Posts Tagged ‘light sport aircraft’
Continental and Lycoming both offer specially designed engines for the LSA market: the Continental engine is found on the Cub Crafters Sport Cub, the Cessna Skycatcher, and the American Legend Cub.
Companies using the Lycoming LSA engine include American Legend Cub, Brumby Aircraft of Australia 600/610, Bushwhacker Aircraft Cub, Flying Circus Aircraft’s Vegas, Kitfox Super Sport 7, Ran’s Aircraft S-19, Tecnam P92 Eaglet and Tail Dragger (an actual model name), Zenith STOL CH750, Zlin Savage Cub/Bobber, Renegade Light Sport (Falcon and FK12, and the Morgan AeroWorks Cougar.
The FAA found that a few light sport manufacturers are lousy at paperwork. The airplanes are safe, say industry experts, but the light sport industry can’t prove it, retorts the FAA. The agency filed a notice here. Initial media stories interpreted the FAA action as a damning one for the LSA industry–and with good reason. The initial document issued by the FAA looks unnecessarily damning. See a Bloomberg/Business Week story on the subject here. While the FAA originally announced that companies not in compliance with the paperwork will not gain approval for future models, that now looks like only one company is guilty.
There was concern that some of the LSA companies could not contact customers or were out of business. I have no idea if that complaint involves one company or many, but I am betting one to three at the worst. Another issue concerned foreign LSA manufacturers–operating in a country that does not have proper agreements with the FAA–approving their airplanes through a third-party country that has the necessary agreements with the United States. Again, it now appears that is one company.
The FAA did not provide numbers or company names, but other sources provided a broader perspective of the FAA concerns. I know of one company that is rushing to make its paperwork better–and I also know they are pretty good people. They’ll make it right. If there are more, I will happily report the accurate number of companies in trouble. But right now it looks like very few.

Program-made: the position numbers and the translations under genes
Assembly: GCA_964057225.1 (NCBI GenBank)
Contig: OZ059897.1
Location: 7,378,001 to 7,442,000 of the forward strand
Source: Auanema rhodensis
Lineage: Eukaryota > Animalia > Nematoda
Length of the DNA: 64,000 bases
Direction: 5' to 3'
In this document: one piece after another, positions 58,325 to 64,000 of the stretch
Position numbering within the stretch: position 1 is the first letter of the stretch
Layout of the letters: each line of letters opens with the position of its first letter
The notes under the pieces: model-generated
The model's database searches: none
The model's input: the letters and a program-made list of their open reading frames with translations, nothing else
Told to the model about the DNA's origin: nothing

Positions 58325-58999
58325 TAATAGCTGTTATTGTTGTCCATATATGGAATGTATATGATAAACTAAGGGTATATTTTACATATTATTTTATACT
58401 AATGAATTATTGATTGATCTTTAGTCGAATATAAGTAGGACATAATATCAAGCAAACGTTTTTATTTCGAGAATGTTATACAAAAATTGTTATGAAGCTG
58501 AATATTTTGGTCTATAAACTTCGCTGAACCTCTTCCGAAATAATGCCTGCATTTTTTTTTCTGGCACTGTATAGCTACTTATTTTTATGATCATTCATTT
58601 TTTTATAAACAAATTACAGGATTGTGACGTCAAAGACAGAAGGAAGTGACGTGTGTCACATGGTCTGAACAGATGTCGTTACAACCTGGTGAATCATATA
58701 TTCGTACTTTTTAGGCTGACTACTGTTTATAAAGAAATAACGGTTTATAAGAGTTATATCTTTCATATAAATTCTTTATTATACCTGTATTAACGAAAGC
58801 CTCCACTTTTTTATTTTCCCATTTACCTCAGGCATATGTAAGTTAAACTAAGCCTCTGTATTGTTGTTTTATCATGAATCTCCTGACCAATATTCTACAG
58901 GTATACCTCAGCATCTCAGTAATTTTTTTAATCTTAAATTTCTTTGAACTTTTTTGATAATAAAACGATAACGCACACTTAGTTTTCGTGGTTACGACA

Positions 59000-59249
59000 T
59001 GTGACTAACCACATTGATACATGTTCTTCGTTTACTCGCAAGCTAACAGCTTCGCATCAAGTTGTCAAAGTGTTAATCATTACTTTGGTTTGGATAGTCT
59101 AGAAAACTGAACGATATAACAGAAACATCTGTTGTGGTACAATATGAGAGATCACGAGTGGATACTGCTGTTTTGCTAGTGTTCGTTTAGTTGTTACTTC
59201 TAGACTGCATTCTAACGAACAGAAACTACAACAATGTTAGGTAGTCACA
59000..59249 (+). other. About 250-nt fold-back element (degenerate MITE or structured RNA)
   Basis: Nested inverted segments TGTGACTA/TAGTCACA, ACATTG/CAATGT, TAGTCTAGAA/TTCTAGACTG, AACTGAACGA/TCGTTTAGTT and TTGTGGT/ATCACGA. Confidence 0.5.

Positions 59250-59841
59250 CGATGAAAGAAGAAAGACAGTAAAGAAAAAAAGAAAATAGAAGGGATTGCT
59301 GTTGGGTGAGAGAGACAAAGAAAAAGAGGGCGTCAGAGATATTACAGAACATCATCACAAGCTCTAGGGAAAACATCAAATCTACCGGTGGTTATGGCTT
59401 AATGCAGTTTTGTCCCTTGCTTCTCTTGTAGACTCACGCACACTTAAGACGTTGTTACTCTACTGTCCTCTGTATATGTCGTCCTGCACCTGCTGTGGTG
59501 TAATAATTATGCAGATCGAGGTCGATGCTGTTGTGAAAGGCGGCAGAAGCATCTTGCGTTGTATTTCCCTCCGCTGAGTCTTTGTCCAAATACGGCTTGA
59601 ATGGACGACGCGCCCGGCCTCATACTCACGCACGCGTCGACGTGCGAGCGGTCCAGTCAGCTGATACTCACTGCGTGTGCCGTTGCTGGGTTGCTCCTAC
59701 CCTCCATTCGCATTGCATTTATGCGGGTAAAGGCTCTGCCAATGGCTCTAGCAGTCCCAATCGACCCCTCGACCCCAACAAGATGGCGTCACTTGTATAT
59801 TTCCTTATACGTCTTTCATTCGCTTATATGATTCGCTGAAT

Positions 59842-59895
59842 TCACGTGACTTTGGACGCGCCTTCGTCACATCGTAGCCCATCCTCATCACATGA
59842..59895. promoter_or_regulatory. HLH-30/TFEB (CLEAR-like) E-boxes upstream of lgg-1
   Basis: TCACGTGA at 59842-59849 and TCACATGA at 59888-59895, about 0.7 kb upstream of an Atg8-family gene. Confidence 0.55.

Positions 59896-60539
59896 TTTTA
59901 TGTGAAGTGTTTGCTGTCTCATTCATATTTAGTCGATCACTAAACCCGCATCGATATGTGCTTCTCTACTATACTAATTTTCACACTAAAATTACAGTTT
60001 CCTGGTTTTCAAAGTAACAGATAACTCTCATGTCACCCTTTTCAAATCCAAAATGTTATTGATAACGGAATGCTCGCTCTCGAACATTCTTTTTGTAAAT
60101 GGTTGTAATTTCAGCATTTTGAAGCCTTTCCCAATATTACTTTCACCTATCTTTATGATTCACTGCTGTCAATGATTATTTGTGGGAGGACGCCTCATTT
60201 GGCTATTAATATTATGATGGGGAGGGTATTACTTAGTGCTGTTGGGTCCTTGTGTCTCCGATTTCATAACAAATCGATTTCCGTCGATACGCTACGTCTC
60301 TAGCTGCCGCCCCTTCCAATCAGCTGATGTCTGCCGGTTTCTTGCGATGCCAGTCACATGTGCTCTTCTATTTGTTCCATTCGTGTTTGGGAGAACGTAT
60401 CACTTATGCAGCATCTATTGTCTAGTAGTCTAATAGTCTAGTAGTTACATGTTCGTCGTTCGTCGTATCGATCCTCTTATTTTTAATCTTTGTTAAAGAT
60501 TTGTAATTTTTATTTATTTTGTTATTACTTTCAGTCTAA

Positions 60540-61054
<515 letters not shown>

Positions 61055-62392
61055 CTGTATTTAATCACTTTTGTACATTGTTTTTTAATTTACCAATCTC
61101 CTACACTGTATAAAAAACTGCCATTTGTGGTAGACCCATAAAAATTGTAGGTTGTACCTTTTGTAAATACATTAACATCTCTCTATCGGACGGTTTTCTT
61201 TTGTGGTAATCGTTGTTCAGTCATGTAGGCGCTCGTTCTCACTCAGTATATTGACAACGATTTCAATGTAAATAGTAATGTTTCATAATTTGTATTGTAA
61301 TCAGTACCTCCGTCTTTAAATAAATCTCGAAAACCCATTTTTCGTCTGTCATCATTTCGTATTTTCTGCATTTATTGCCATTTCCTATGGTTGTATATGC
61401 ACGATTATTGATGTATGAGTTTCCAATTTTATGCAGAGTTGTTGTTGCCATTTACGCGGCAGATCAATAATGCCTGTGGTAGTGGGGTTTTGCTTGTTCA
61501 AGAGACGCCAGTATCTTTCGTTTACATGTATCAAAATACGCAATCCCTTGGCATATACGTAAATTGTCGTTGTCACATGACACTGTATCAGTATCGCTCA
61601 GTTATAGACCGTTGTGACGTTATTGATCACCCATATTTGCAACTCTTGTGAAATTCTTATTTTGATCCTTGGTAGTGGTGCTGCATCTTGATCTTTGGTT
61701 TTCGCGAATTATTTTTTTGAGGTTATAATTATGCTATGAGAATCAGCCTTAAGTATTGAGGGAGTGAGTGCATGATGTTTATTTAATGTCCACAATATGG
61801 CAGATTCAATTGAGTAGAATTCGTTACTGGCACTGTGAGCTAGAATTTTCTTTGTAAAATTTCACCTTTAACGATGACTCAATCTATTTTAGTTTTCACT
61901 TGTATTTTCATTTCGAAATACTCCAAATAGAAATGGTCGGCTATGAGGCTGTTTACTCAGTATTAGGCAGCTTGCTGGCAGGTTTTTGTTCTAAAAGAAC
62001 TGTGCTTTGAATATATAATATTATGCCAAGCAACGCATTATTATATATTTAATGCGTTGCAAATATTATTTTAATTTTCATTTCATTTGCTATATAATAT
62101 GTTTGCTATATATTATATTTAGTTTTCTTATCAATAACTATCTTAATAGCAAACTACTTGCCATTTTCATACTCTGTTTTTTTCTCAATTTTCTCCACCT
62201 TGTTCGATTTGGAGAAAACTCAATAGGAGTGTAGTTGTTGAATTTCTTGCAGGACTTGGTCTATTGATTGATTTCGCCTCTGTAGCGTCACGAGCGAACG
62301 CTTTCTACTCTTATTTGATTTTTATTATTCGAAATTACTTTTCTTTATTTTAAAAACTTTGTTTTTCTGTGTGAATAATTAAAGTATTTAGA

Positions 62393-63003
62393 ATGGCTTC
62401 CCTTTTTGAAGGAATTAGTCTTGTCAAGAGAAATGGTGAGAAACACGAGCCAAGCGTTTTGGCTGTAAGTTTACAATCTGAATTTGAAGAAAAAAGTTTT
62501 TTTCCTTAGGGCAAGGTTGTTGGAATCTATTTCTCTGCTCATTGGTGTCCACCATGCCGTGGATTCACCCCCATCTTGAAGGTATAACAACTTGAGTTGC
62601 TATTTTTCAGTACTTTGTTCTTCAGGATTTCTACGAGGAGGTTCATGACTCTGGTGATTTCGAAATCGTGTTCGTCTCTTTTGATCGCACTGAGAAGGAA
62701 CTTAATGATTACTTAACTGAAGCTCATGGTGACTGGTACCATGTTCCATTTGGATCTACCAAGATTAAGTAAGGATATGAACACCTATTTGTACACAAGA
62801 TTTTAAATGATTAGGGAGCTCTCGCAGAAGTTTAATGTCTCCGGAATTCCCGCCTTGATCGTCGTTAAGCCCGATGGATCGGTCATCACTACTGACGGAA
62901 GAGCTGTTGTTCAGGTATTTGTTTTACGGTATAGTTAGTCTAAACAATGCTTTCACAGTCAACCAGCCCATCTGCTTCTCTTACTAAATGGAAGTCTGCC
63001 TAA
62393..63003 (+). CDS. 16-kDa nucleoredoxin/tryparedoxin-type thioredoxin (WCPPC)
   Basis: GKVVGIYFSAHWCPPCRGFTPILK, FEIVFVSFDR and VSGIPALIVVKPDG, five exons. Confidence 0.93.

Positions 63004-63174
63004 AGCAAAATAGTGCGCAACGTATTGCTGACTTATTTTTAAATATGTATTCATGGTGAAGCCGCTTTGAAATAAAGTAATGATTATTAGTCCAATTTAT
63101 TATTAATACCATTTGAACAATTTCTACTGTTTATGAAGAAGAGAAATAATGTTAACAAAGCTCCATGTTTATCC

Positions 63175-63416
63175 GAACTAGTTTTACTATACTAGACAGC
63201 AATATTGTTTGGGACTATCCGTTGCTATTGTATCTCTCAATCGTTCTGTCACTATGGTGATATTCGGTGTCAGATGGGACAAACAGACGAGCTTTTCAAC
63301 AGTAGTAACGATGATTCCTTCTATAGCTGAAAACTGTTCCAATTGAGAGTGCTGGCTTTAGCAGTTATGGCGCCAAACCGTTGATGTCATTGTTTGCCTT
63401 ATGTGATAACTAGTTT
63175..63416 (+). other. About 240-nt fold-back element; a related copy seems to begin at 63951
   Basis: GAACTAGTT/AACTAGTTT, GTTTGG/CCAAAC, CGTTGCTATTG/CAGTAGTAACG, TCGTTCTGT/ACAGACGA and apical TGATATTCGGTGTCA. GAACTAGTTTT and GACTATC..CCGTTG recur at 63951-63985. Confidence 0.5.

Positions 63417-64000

When you think of small, two-seat, 1,320-pound light sport aircraft, you think of something best suited for short trips. The owner of Kitfox Aircraft, John McBean, and the owner of an Idaho flight school that trains Kitfox customers, Paul Leadabrand (in the yellow Kitfox with huge tundra tires), might just change your mind. They flew their two Kitfox airplanes first from Idaho to Sebring for the U.S. Sport Aviation Expo, and then on to the Bahamas. The airplane started as a kit with thousands now sold, but is also offered as a factory built light sport aircraft. You’ll see a report on it in “AOPA Pilot” in coming months. (I flew the yellow one seen here.) (Click photos to enlarge.)
Frisch is betting that among the school’s 7,000 non-aeronautical students there are a number of pilot candidates who will jump at the chance for a $5,000 sport pilot certificate. To improve chances for success, he will offer the Remos aircraft to the Melbourne community as well in a flying club. Some of the 41 trainers are ready for retirement. Will serious FIT pilot candidates accept the Remos because of its lower rental cost?
He is starting with two aircraft, but additional Remos aircraft will be purchased if the experiment works. So watch FIT’s flight department at the end of this year. That is when Frisch’s “significant unknown” will be known, and when a new order is, or is not, made.